Published by the Federal Reserve Bank of Chicago
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Intrinsically, a dollarbill is just a piece of paper, deposits merely book entries.
What, then, makes these instruments - checks,paper money, and coins- acceptable at face value in payment of all debts and for other monetary uses? Mainly, it is the confidence people have that they will be able to exchange such money for other financial assets and for real goods and services whenever they choose to do so.
Then, bankers discovered that they could make loansmerely by giving their promises to pay, or bank notes, to borrowers. In this way, banks began to create money.
Transaction deposits are the modem counterpart ofbank notes. It was a small step from printing notes to making book entries crediting deposits of borrowers, which the borrowers in turn could "spend" by writing checks, thereby "printing" their own money.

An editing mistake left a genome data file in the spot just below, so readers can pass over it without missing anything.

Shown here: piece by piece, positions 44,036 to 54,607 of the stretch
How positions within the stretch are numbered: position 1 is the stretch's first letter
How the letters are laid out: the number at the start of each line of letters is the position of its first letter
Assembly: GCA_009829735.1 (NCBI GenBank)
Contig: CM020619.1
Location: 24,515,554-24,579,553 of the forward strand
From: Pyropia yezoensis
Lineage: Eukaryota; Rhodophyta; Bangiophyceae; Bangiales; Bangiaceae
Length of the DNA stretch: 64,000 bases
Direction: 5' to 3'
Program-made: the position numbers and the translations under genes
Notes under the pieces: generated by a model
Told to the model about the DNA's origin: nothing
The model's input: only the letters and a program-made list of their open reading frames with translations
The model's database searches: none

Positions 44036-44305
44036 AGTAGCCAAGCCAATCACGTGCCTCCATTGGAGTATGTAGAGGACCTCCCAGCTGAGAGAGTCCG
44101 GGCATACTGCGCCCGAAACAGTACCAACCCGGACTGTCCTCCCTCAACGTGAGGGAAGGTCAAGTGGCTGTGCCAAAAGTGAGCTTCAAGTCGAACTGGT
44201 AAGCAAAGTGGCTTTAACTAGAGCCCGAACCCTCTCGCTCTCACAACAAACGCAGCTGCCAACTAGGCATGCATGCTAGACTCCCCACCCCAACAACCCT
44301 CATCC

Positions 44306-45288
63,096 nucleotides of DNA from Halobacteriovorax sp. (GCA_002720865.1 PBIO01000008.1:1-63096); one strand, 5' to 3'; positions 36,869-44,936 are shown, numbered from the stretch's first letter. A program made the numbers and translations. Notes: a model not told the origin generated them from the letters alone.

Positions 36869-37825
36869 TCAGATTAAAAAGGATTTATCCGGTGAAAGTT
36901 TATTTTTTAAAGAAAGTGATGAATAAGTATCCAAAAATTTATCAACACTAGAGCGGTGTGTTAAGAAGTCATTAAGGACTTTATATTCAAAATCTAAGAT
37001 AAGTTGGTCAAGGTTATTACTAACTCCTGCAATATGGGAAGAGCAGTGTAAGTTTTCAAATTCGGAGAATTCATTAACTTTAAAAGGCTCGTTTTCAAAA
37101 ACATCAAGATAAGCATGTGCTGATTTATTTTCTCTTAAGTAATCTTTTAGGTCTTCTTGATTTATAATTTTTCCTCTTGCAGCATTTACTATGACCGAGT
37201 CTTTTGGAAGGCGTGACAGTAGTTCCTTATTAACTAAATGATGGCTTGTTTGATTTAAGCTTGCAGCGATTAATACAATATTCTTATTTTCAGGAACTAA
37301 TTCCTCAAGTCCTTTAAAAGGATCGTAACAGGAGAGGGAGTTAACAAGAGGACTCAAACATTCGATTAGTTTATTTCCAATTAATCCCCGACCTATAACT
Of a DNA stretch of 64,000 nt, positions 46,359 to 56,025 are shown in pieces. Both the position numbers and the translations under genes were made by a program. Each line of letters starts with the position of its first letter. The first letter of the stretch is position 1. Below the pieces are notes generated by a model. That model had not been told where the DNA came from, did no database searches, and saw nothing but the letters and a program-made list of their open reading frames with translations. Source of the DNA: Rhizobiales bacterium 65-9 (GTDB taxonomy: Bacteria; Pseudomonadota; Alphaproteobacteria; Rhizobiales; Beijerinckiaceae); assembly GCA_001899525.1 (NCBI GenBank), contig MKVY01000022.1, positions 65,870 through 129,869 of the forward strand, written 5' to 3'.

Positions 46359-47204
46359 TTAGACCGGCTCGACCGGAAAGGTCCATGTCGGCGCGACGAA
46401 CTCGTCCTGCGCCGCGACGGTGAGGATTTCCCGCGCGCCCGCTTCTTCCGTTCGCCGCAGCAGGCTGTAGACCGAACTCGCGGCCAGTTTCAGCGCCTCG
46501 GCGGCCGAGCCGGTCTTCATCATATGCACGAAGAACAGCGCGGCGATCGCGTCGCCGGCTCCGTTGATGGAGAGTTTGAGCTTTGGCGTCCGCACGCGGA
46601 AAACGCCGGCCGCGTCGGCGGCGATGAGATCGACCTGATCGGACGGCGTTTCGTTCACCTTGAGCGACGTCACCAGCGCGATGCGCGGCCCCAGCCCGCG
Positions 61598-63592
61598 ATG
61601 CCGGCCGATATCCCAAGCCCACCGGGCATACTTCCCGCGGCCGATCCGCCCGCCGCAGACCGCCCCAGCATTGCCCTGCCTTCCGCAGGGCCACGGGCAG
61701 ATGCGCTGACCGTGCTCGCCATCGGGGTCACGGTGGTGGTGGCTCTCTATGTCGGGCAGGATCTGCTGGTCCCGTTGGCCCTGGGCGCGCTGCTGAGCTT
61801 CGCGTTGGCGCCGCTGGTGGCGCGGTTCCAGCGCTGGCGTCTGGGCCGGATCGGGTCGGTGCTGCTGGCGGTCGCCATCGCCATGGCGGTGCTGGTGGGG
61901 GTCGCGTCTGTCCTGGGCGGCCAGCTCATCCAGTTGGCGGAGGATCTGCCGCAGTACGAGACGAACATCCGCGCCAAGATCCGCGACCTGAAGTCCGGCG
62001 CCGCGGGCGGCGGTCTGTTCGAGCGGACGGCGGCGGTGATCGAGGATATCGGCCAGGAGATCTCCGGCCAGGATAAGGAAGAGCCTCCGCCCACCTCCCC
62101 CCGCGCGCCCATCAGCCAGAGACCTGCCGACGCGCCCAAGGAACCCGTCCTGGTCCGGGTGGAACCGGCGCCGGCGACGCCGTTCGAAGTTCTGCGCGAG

Ofcourse, they do not really pay out loans from the money they receive as deposits. If they did this, no additional money would be created. What they do when they make loans is to accept promissory notes in exchange for credits to the borrowers' transaction accounts. Loans (assets) and deposits (liabilities) both rise by $9,000. Reserves are unchanged by the loan transactions. But the deposit credits constitute new additions to the total deposits of the banking system.
Loans are made by crediting the borrower's deposit account, i.e., by creating additional deposit money.